Compound German words
There’s a new saying for whenever someone finds themselves in a strange position: “There must be a German word for this.”
I’m not a big fan of the saying because of course there’s a German word for it. Not because the language is so expansive or all-encompassing. But because if there isn’t a word for it, you can make one. German, as the joke goes, is the Lego of languages. You can take entire words, weld them together into compound words and then open an amusement park full of your wonderful creations.
Want to express a prevailing funk affecting everyone? Weltschmerz (pain of the world)! How about a dry, precise definition of your current love interest? Lebensabschnittpartner (life segment companion)! Wet-dry vacuum? Nasssauger (wet sucker)! Wanna talk about the captain of a steamboat on the Donau river? Donaudampfschiffs… ach, never mind. No one actually wants to talk about him, they just want to point out the length of his, ahem, title (one of the longest German words).
But my favorites are the casual ones. The ones that are used in everyday conversation at the water cooler or in the Biergarten (See? Compound German words are everywhere!). Verschlimmbessern – which means to make something worse despite trying to improve it. It’s a mutant of the two words verschlimmern (make worse) and verbessern (improve) but contains the DNA of as many as half a dozen words. At least that’s what I’ve been told. I wasn’t at the autopsy.
Verschlimmbessern is something anyone who’s ever worked in a committee can identify with. Also, anyone who ever had a boss.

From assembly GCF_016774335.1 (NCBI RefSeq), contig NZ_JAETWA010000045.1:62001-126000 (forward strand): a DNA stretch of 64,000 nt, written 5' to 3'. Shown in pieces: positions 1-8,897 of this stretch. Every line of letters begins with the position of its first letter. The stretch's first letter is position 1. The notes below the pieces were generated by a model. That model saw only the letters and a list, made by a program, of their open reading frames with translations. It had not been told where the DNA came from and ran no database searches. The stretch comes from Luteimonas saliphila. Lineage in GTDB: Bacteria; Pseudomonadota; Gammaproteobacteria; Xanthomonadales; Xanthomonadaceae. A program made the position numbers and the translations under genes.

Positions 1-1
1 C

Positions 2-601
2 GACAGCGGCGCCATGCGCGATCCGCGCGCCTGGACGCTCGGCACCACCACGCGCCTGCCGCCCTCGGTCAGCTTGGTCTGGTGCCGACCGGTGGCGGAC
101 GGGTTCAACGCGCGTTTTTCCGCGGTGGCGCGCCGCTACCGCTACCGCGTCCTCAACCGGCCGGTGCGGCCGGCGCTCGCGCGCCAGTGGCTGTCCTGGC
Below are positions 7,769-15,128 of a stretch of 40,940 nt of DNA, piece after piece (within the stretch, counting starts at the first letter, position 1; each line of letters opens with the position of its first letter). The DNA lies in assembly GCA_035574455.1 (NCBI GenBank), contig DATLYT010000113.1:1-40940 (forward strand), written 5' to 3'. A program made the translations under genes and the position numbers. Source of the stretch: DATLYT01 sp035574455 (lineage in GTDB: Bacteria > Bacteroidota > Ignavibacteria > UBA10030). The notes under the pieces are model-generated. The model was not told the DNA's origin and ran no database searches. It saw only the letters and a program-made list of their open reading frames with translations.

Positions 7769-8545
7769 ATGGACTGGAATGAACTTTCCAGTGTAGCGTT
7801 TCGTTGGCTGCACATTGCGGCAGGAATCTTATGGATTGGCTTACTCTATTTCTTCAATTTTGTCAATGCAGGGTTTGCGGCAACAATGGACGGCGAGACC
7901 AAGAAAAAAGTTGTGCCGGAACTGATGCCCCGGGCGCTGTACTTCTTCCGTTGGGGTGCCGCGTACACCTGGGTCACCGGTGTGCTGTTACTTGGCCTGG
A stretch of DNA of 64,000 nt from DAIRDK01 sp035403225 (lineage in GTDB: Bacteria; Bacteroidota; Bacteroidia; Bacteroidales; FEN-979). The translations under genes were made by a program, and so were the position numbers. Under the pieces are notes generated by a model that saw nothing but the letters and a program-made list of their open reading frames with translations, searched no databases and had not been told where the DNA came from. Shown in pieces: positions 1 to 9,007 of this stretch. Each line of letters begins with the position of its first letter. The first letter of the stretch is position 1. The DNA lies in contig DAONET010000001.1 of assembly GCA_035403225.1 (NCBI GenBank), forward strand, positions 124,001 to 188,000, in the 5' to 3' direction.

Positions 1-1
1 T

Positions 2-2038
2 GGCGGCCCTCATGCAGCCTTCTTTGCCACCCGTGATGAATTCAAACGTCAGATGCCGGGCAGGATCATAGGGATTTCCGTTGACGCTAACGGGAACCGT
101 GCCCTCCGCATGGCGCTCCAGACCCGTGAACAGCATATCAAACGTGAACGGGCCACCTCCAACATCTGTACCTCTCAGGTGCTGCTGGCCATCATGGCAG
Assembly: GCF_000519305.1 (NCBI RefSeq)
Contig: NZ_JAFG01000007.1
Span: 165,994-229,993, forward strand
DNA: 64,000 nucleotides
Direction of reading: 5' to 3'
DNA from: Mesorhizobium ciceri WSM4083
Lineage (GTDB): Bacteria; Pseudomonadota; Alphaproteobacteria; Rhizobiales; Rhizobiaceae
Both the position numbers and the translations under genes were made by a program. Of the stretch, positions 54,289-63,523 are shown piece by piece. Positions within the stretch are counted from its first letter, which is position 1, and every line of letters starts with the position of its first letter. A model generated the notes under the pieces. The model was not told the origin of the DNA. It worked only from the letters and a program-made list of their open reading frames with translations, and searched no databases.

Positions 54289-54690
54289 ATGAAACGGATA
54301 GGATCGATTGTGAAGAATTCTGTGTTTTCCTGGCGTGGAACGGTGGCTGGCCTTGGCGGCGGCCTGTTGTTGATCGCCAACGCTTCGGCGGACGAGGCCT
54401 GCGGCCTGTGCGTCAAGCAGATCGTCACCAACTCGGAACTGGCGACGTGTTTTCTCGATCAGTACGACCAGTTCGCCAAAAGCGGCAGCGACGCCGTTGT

Wichtigtuer is perhaps the only German word for which we have a single word: Poseur.
Ok, the French have a single word for.
And then there’s Jein, which is the child of the inevitable romance between ja (yes) and nein (no). There might actually be twins but it’s difficult to tell.
People who use jein are sometimes the subject of derision, much like anyone with a penchant for dad jokes (dads, for instance) and Millennials who literally have too much love for the word “literally”. There’s even a compound word for these kind of people: Warmduscher (someone who takes a warm shower because they’re not tough enough to take a cold shower, like a German).
However, most people accusing Jeinsager (people who use the word “jein”) of being Warmduscher often have to resort to using jein because, like most German compound words, jein can be so ideal for a particular situation.
I know. I’m one of those people.
“Were you happy with today’s blogpost Drew?”
There must be a linguistic reason why the German language is so good at cementing words together to create bigger meaning. But you’ll have to find someone with a real degree and a measurable IQ to find the answer. I’m just here to tell you the lay of the land, ergo the Gesamtsituation (the current situation, though the German seems more exact).
To be fair, we do something similar in English. It’s just that instead of devising single words, we form complete sentences. Like humans. An American comedian – Rich Hall – once tried to adopt the German practice to the English language. He called the Frankenstein words “Sniglets”. But in the end it was more Spassmacherei (forced fun) than Verbesserungsvorschläge (suggestions for improvement).